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Close call

Discussion in 'The Lounge' started by John King, Aug 12, 2020.

  1. PeteRob

    PeteRob Well-Known Member

    Shouldn’t happen. On shared space the cyclist should stop. Loose dogs are more unpredictable but most owners with retractable leads will bring the dog under control. I’m scared of dogs but haven’t had any real issues. I’ve had to stop 3 times so not to risk hitting a loose dog. Only one owner didn’t apologise - it was one of those tiny things in a jumper, more rat than dog and was at great risk of getting trodden on as she was walking it through a busy shared space.
     
  2. daft_biker

    daft_biker Action Man!

    So after 5 years you save £25 for a month of research and 15 minutes installing them....if they last that long!

    Is there examples of them protecting drivers no claims bonuses?
     
  3. Bazarchie

    Bazarchie Well-Known Member

    Good news. I am not aware of any similar plans in Berks. I wish there were as it may encourage me to get back on a bike.
     
  4. PeteRob

    PeteRob Well-Known Member

    I got back on a bike just over a year ago, joined the CTC (operating as Cycling UK), found some local clubs and started riding, initially Wednesday evening summer rides, then building up. They tend to split between “fast” and “moderate” groups. I’m firmly in the moderate category. I bought an e-bike so hills aren’t a problem and most folk are really slow on hills anyway. It takes a while to get enough fitness and to harden off the backside but a lot of clubs do run slow, short rides. Being in a small group adds confidence and it is surprising how quiet and traffic-free the lanes are. I’d advise looking up your local CTC. They likely have rides suspended at the moment but the practice here is that most groups have a website and post a rides list for the year ahead which would give you some idea of what they get up to.
     
    Bazarchie likes this.
  5. GeoffR

    GeoffR Well-Known Member

    It shouldn't happen, but it does. Anyway, when I have encountered these situations I have been on foot.
     
  6. MJB

    MJB Well-Known Member

    Cycling on a footpath in England & Wales is trespass. Irrespective of whether the cyclist has a camera on top of their noggin they will, in the eyes of the law, be in the wrong.
     
  7. GeoffR

    GeoffR Well-Known Member

  8. MJB

    MJB Well-Known Member

    But Stephen who mentioned both wearing a camera on a bike and 30ft dog leads doesn't.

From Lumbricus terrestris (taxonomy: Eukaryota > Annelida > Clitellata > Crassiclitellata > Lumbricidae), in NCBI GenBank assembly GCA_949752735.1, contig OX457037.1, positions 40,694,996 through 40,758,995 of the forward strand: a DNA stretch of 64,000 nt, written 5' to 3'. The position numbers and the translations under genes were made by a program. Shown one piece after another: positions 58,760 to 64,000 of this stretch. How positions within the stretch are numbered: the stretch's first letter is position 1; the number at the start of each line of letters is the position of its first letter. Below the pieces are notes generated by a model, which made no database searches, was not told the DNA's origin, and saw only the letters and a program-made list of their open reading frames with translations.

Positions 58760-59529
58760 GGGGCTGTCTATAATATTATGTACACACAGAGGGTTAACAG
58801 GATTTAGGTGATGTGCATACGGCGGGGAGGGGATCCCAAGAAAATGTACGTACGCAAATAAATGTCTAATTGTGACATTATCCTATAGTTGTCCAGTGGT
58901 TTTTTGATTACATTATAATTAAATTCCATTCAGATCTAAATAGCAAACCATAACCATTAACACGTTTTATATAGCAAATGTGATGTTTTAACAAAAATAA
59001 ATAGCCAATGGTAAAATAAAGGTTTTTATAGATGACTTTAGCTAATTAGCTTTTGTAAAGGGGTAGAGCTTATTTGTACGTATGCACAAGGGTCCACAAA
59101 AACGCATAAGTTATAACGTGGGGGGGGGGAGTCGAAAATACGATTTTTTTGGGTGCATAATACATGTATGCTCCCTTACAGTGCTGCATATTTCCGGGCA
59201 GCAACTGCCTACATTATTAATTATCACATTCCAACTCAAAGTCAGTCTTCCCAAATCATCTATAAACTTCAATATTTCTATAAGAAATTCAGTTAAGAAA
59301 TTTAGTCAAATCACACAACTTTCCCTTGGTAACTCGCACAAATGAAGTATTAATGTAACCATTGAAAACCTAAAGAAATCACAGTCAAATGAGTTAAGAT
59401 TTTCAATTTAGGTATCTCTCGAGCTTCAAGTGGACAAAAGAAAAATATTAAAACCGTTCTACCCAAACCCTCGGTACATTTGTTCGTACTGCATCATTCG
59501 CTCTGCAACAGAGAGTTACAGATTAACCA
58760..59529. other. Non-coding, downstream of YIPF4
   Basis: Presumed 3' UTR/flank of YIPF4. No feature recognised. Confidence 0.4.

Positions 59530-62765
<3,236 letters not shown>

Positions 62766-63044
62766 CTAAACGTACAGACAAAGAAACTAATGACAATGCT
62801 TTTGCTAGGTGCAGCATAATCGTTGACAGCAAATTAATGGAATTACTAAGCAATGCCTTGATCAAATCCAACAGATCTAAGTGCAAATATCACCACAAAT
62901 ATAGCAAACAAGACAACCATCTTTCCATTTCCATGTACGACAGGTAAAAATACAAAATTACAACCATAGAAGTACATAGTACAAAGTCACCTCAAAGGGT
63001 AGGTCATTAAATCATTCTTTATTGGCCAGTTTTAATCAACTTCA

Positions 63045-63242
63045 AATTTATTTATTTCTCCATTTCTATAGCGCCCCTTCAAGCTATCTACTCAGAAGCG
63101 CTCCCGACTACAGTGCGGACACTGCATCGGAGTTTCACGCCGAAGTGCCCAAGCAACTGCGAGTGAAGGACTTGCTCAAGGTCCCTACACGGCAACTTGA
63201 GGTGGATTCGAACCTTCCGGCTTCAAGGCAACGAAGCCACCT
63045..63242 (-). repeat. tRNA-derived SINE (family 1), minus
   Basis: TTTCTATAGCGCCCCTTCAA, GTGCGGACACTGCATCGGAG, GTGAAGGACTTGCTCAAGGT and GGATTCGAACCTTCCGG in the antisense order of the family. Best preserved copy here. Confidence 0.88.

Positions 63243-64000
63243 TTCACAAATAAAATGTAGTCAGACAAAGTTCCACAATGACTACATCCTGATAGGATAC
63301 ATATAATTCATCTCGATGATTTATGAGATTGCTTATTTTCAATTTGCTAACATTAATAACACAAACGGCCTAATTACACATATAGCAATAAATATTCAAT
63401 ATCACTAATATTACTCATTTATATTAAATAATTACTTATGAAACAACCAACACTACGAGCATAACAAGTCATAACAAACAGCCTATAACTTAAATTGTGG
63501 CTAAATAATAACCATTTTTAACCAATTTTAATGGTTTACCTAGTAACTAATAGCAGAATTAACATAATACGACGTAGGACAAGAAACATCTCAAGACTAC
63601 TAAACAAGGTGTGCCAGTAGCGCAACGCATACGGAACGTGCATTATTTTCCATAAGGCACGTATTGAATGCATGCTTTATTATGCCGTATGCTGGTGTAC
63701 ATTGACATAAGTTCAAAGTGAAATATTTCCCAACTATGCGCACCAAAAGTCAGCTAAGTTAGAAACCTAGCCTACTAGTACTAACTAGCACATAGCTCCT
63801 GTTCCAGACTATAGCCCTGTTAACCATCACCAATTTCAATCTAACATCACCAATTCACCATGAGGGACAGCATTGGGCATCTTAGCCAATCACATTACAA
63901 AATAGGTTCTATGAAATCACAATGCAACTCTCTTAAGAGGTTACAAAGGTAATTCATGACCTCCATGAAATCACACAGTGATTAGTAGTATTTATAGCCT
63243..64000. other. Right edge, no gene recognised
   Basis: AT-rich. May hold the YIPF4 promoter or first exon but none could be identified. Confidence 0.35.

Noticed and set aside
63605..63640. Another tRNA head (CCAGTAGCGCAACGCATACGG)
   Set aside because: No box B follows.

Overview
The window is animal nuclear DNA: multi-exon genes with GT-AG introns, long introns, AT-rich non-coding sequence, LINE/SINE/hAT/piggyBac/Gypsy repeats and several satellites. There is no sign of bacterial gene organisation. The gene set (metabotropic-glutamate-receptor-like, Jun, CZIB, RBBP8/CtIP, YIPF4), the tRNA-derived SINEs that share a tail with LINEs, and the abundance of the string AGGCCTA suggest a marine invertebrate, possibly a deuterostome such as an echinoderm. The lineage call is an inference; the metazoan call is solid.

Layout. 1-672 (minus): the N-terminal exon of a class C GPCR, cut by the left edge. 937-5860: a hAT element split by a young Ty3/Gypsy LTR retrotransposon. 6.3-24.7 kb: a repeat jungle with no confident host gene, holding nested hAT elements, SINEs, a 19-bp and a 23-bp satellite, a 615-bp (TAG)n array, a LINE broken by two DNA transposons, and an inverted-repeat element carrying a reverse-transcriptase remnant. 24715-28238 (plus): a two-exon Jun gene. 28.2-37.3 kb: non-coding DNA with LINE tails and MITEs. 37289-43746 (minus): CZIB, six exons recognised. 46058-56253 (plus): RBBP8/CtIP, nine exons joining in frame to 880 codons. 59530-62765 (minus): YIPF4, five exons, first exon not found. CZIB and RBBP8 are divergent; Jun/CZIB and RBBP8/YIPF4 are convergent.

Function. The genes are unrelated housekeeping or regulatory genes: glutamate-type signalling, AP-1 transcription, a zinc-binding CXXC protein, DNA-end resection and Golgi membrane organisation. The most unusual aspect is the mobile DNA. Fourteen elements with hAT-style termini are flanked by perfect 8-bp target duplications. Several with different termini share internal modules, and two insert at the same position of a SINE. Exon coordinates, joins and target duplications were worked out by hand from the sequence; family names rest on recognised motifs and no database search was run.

9. GeoffR

    GeoffR Well-Known Member

    Read the article
     
  10. MJB

    MJB Well-Known Member

    I have. Without consent of the landowner cycling on a footpath is still trespass and even the cycling groups acknowledge that cyclists have a responsibility to not be a nuisance to people legitimately using footpaths.
     
  11. John King

    John King Well-Known Member

    I don't know where you got the idea that it is trespass, that is largely civil law, with a few exceptions. The highway which are the ordinary roads that you and I travel over every day extends from private property on one side to private property on the other and includes footpaths. A highway is legally defined as a road where person may pass and repass. There is a specific offence Under the Road Traffic Act of riding a cycle on a footpath so it is not trespass. In a number of places, this has been watered down by allowing the sharing of footpaths with pedestrians but cyclist are still bound the ride in a safe manner because there is also the offence of due care and attention which also applies to them,
     
  12. MJB

    MJB Well-Known Member

    FootPATH, not footWAY.
     
  13. John King

    John King Well-Known Member

    That is what I referred to a - footpath I never mentioned a footway. If it is not on a highway as defined then you can call it as you wish. These rules go all the way back to:-Section 72 of the Highway Act 1835!
    Yes nearly 200 years ago but currently the offence of riding on a footpath is usually dealt with when it proves necessary by way of an £80 fixed penalty, however if they refuse the FP and go to court the fine can be as much as £500.
     
  14. MJB

    MJB Well-Known Member

    We are talking about different things.
     
  15. John King

    John King Well-Known Member

    Ah, I have gone back several posts and I see what you are referring to, my apologies
     
  16. AndyTake2

    AndyTake2 Well-Known Member